The name of my business, Parent with Care, has many meanings to me:
- Parent with intention
- Parent as if your child is breakable, because they are
- Parent with love
- Parent gently when needed
- Parent from your heart
- And more…
In reality, I should probs change the “Care” to C.A.R.E. because it stands for what I believe are the 4 essential keys to parenting successfully, and are especially true when it comes to parenting LGBTQ+ youth, teens, and young adults. I believe successful parenting with care requires:
There is a LOT to unpack here and this post is just a starting point, so let’s dig in.
C Compassion triggers action.
We see someone in need, we feel concerned, and we want to help. When it comes to our kiddos, that feeling of compassion can too easily lead to over-parenting or helicopter parenting. The last thing we want is for our children to experience pain, so of course, we want to help them in any way possible. But we need to focus our parenting on helping our kids become empowered, loving, independent, intrinsically motivated adults. And we have to step back and see what our child actually needs, not through the lens of what we believe is best for them. When you have a shared vision for the adult your child can become* your sense of compassion can keep you focused on helping them in ways that will lead to that achieving vision, rather than leading to learned helplessness, disconnection, or rebellion.
A Awareness facilitates understanding.
This one has two parts: awareness of your child, and self-awareness. To parent successfully you need to be aware of your child’s developmental stages – what is happening in their brains and bodies. If your child identifies as LGBTQ+ you need to learn what that means, and what that means to your child. You need to have awareness of what is going on in their lives – at school, socially (online and in real life), in their activities…their internal and external drivers and stressors. This doesn’t mean you have to be in their business 24/7, it means paying attention to what they are saying, what they aren’t saying, and what you are learning from other sources.
The second part of this is self-awareness. Becoming aware of the internal, intrinsic biases (we all have them!) that are getting in the way of you enthusiastically affirming your child. Understanding what you bring to the parenting table – how you were parented and what impact that has on you, or what cycles are repeating. It means having awareness of how you are responding in the moment. Do you know the physical triggers you experience right before you lose it on your kid? Do you have the ability to change course and shift to a more productive response? These are skills you can develop and the results can be palpable.
R Respect demonstrates affirmation.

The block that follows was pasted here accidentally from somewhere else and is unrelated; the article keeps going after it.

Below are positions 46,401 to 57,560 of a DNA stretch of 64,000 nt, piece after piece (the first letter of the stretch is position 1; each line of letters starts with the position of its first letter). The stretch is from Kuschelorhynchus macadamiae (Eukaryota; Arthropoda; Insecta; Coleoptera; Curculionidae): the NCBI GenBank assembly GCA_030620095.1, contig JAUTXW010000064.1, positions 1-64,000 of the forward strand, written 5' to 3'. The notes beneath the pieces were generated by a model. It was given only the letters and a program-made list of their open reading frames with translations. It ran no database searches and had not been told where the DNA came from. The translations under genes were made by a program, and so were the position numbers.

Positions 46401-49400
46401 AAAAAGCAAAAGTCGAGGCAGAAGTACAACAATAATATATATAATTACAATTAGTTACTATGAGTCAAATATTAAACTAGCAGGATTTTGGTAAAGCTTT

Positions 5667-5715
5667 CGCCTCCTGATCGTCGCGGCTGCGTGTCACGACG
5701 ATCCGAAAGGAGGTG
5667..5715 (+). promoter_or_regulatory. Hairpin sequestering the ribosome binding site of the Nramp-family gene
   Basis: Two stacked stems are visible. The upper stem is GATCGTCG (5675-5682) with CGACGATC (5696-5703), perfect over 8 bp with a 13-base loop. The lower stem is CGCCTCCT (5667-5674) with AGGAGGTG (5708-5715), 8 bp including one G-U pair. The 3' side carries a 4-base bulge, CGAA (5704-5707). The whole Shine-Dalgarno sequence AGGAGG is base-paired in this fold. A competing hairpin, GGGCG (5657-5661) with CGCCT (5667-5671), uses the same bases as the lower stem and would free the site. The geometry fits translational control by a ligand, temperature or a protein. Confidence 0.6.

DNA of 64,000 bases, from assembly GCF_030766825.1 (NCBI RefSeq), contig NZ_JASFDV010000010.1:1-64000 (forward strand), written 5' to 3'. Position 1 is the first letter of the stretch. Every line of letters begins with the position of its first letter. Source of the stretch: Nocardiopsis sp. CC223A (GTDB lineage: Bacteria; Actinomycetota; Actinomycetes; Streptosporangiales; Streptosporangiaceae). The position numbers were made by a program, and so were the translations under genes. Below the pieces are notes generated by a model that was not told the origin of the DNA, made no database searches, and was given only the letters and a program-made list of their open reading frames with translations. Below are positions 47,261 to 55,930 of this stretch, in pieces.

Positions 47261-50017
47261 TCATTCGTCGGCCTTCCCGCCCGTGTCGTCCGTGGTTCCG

Demanding a child (no matter their age) respect you, your beliefs, and your rules simply because you are the parent is the literal definition of authoritative parenting, and it leads directly to disrespect and disconnection. As your child moves through adolescence they are becoming more and more independent in every way possible. Their gender and sexual identity are theirs alone. Respecting the person that they are becoming, even when you may not always understand them or their choices, shows them that they have value. When you set appropriate boundaries and implement logical or natural consequences for their actions, you are respectfully helping them learn to be accountable. Understanding that your kiddo has the right to private thoughts and actions, speaking to them kindly, making time for them, celebrating their success, and showing them that you love them even when they mess up are truly effective ways to gain their respect.
E Empathy ignites connection.
Empathy is the ability to anticipate and understand how someone is feeling even when you may not have experienced exactly the same thing. Empathy is not sympathy. The brilliant Brené Brown states, “Empathy fuels connection. Sympathy drives disconnection.” In this short video, she explains that empathy involves:
- Perspective Taking, or putting yourself in someone else’s shoes.
- Staying out of judgment and listening.
- Recognizing emotion in another person that you have maybe felt before.
- Communicating that you can recognize that emotion.
As parents, the staying out of judgment part is sometimes the most challenging. Active listening is one skill that can make all the difference when parenting teens but often needs to be learned and practiced.
I truly get how hard parenting can be – been there, done that, times 3 (not to mention all of the teens I have “parented” in my role as educator and mom-friend!). I know without a doubt that compassion, awareness, respect, and empathy are keys to success in every relationship, and the parent-child relationship is a very special opportunity to build these skills.
Looking for support in parenting your teen? Struggling to understand why your kiddo is “acting that way?” Let’s chat! Click here to schedule a free 30-minute conversation.